At step S59, pixel position Id (x,y) of the KK conversion pixels are determined according to Formulas [1] and [2] from among those line-work data in the lines corresponding to KK stored in the buffer area of the RAM 2, and the conversion pixels which have said position are copied into a first work area of the RAM 2.

(KK-K)/2≦≦(KK+K)/2-1                  [1]

KIy +(KK-K)/2≦y≦KIy +(KK+K)/2-1[2]

Therein, referring to FIG. 17, the variable x is an integer representing a pixel position of the line-work data in the secondary scanning (horizontal) direction, and the variable y is an integer representing a pixel position of the line-work data in the main scanning (vertical) direction.

At step S60, a representative reference pixel is calculated every three pixels in the main and secondary scanning directions, centering around a pixel f2, which is the center of the conversion pixels.

Then, the nine representative reference pixels fo to fs including the central pixel f2 are copied into the first work area of the RAM 2. The positions of the representative reference pixels fo to f4 disposed in the main scanning direction are determined according to the following Equation (5), and the results are copied into a second work area of the RAM 2. Meanwhile, the positions of the representative reference pixels f2 and fs to fs disposed in the secondary scanning direction are determined according to Equation (6) below, and the results are copied into a third work area of the RAM 2.

X=(KK-1)/2

Y=KIy +(s-1)[(KK-1)/4]                  (5)

X=(s-1)[(KK-1)/4]

Y=KIy +(KK-1)/2                                (6)

wherein the variable s is an integer 1 to 5.

At steps S61, S62, and S63, a dual-value into multiple-value converting subroutine (FIG. 7), an enhancement coefficient determining subroutine (FIG. 8), and a data enhancing and developing subroutine (FIG. 9), respectively, are carried out. Each of these subroutines will be described later.

The thus obtained single-pixel data D1g, of the multiple-valued line-work data is stored singly in the line memory LM of the hard disc device 7 at step S64. At step S65, the variable Iy is incremented (more specifically, the data group to be converted is shifted in the main scanning direction), and then the program returns to step S56 of FIG. 5.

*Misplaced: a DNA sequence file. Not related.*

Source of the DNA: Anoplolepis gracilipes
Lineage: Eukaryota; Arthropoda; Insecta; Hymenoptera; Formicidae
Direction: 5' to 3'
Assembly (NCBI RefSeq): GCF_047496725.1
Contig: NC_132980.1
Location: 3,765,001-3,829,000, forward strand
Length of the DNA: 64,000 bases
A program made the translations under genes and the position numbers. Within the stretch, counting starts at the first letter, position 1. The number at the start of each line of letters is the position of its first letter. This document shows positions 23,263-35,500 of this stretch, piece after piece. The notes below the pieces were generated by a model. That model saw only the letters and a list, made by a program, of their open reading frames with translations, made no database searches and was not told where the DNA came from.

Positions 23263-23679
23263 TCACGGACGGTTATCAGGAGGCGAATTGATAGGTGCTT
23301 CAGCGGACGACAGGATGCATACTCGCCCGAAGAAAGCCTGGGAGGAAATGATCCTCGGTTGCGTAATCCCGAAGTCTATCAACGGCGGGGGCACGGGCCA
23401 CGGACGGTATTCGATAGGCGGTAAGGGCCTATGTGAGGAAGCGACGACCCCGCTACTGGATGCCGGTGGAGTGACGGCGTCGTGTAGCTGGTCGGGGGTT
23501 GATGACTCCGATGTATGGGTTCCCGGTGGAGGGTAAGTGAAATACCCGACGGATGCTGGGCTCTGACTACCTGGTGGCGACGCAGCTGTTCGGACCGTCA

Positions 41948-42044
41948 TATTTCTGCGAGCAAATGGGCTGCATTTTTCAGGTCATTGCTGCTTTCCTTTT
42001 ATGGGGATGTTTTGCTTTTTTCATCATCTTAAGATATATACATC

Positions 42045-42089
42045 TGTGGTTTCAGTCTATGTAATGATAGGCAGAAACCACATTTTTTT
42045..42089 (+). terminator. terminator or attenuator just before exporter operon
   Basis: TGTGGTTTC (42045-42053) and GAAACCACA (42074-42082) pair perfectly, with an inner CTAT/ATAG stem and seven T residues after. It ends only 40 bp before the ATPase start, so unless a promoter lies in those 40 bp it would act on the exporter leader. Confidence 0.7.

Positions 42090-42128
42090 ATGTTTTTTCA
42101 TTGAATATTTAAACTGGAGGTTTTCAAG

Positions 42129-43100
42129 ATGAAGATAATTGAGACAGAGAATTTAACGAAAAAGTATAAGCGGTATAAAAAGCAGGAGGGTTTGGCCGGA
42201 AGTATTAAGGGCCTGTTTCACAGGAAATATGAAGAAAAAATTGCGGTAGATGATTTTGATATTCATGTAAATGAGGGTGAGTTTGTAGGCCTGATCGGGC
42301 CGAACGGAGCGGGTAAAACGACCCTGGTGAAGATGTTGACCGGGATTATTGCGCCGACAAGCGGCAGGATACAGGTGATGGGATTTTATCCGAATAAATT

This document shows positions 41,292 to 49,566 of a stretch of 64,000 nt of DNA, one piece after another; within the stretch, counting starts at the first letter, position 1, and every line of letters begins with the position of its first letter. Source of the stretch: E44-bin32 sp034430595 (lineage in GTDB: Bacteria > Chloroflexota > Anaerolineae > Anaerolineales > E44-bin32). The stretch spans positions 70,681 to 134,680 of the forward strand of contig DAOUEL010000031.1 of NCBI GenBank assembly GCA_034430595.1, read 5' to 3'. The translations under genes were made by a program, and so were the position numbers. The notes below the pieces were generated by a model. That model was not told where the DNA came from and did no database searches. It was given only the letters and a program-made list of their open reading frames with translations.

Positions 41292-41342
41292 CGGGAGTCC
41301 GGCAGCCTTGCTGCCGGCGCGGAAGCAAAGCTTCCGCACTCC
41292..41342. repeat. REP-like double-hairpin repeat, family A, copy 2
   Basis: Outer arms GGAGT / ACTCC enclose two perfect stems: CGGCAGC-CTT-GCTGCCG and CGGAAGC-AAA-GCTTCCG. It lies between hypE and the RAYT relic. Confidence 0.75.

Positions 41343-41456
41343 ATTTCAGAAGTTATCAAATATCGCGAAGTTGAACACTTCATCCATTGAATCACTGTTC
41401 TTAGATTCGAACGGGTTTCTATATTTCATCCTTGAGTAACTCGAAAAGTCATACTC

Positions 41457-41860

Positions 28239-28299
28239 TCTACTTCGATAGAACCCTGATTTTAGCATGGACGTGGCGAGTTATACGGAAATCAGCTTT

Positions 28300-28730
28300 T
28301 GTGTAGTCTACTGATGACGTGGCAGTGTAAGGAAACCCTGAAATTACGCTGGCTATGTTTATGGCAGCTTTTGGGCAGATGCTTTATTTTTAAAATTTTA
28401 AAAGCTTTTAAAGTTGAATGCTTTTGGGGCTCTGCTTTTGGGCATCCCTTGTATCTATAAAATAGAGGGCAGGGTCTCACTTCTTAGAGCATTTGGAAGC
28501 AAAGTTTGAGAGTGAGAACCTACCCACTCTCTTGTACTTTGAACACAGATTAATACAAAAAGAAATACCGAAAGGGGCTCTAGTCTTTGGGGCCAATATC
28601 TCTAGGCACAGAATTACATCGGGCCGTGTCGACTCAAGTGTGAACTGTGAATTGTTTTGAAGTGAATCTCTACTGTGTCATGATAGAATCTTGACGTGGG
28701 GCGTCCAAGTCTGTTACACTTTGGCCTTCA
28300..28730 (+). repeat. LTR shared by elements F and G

After the line-work data conversion in the main scanning direction is completed, the determination at step S56 is "YES;" hence the program proceeds to step S57.

At step S57, the series of single-pixel data Dig which have been stored in the line memory LM are stored collectively as one line of data in the body of the hard disc device 7. At step S58, the variable Ix is incremented and "0" is substituted for the variable Iy, and then the program returns to step S52.

At step S52, wherein the variable Ix is less than the number of pixels NDx, the program proceeds to step S53. At step S53, since the variable Ix is not "0", the program proceeds to step S55.

At step S55, the line-work data corresponding to lines in K (in the present example, 5 lines) stored in the buffer area of the RAM 2 is shifted in the secondary scanning direction, and new line-work data corresponding to lines in KK is read from the buffer area of the RAM 2, updating the line-work data to be processed.

Thereafter, steps S56 to S65 are executed likewise described above, and then the program returns to step S52.

When all line-work data conversion with respect to the main and secondary scanning directions is completed, the determination at step S52 is "YES", and the program then returns to the routine of FIG. 3.

ii. Dual-Value into Multiple-Value Converting Operation